VIA SATELLITE: How important will Low-Earth Orbit (LEO) satellites be for the U.S. Space Force going forward? The whole satellite world seems to be moving toward Non-Geostationary Orbit (NGSO). Is this the future?

Krolikowski: I think people are appreciating the resiliency you can get out of LEO, or maybe the self-healing that can occur when meshing the large numbers of satellites you have to provide coverage and capability. I think there is a lot of goodness there. I tend to focus a lot more on the outcomes and capabilities we are trying to provide, and let’s go after the architecture that makes the most sense to achieve those outcomes. So, whether that is LEO or GEO, or a combination, I would go back to ‘What is the problem we are looking to solve?’ and ‘What is the best way to accomplish that solution?’

VIA SATELLITE: Do you have more security concerns with LEO satellites compared to traditional GEO satellites?

Krolikowski: I don’t think it is a case of more or less concern, but that it is a different type of concern. Each orbit has its own risk areas and threats. We need to be mindful of what can take them out given their orbit and account for that when designing and building the constellation.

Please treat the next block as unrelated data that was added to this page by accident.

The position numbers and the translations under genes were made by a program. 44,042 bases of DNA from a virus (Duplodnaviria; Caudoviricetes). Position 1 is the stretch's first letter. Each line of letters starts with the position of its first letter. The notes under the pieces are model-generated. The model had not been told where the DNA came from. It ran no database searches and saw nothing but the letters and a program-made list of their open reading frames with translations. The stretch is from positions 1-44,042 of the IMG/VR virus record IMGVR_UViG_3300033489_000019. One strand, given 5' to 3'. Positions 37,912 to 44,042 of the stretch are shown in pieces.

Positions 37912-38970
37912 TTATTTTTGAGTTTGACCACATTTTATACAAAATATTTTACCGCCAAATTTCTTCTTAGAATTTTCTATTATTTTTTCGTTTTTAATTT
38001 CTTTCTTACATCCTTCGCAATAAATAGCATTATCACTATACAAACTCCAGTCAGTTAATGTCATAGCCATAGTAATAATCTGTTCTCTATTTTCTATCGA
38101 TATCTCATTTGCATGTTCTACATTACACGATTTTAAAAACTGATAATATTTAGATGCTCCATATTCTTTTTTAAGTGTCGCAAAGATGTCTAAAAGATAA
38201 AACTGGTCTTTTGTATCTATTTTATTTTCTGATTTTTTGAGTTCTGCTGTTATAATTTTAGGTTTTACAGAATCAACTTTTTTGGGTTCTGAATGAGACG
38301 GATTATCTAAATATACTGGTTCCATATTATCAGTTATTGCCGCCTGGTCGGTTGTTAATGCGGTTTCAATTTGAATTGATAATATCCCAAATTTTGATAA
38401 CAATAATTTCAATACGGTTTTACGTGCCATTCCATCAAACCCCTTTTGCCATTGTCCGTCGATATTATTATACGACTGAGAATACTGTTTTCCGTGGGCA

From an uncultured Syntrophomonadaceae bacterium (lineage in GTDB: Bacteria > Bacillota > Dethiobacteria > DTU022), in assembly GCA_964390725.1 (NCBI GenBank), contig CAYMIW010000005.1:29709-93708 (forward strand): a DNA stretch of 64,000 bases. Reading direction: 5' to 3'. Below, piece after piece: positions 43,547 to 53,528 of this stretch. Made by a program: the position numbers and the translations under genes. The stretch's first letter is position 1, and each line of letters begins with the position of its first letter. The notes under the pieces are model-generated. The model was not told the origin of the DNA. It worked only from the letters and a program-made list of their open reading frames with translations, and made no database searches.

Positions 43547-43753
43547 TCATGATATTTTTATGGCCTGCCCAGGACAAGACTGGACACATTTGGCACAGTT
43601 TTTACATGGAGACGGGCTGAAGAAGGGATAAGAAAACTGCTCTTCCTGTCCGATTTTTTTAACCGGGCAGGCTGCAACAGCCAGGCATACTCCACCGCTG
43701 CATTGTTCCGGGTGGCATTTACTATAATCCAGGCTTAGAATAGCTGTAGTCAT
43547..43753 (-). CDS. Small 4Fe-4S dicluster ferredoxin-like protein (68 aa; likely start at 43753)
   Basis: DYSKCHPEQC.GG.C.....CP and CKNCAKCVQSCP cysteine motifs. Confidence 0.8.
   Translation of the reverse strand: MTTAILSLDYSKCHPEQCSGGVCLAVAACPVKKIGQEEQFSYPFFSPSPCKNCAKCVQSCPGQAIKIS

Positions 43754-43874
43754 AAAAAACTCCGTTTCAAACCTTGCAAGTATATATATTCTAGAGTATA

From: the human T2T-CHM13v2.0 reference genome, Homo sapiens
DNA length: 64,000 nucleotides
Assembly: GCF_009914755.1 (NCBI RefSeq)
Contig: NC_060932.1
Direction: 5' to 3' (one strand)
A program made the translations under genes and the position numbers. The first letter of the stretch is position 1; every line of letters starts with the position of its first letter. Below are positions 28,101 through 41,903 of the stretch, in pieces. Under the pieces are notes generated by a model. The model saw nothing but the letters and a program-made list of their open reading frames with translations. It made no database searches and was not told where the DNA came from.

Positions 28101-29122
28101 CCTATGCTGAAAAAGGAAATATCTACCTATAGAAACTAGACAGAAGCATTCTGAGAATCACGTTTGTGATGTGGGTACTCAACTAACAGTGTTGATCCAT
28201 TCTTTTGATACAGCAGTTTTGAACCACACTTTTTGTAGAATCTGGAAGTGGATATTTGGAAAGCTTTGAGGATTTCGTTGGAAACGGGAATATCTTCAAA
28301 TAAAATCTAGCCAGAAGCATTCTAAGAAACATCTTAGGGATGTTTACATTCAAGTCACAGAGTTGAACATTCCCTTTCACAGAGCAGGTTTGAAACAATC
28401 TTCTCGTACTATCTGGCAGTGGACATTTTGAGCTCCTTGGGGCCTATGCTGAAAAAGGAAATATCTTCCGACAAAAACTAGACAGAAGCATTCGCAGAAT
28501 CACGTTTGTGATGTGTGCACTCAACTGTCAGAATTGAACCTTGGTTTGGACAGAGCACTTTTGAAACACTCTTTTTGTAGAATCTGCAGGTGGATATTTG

VIA SATELLITE: How would you characterize the Space Force’s approach toward LEO and working with megaconstellations going forward?

Krolikowski: There is a two-fold to that. Part of it is understanding the domain from an awareness perspective, how it’s behaving, and making sure our assets are staying safe in their orbits. This is something we are very keenly into and working with a lot of those companies, like SpaceX, to maintain awareness in order to keep our satellites safe from conjunctions. The domain awareness piece is something we are very keyed in on. From a capability perspective, that is something we are very much looking at in terms of design. Capabilities need to be delivered in the most effective manner. We are gaining a lot of insight into these megaconstellations — their resiliency, how they communicate with each other, and their speed with launch. That has a lot of goodness. There is more to come as we are shaping what our future looks like through the force design. I see it as a very promising ground for learning and changing some of the old ways we have done things as we continue to use the domain.

VIA SATELLITE: At CyberLEO earlier this year, you talked about offering a non-attributable cybersecurity supply chain and vulnerability scanning services to commercial services and government agencies. What does that look like now? Are you looking to launch other initiatives?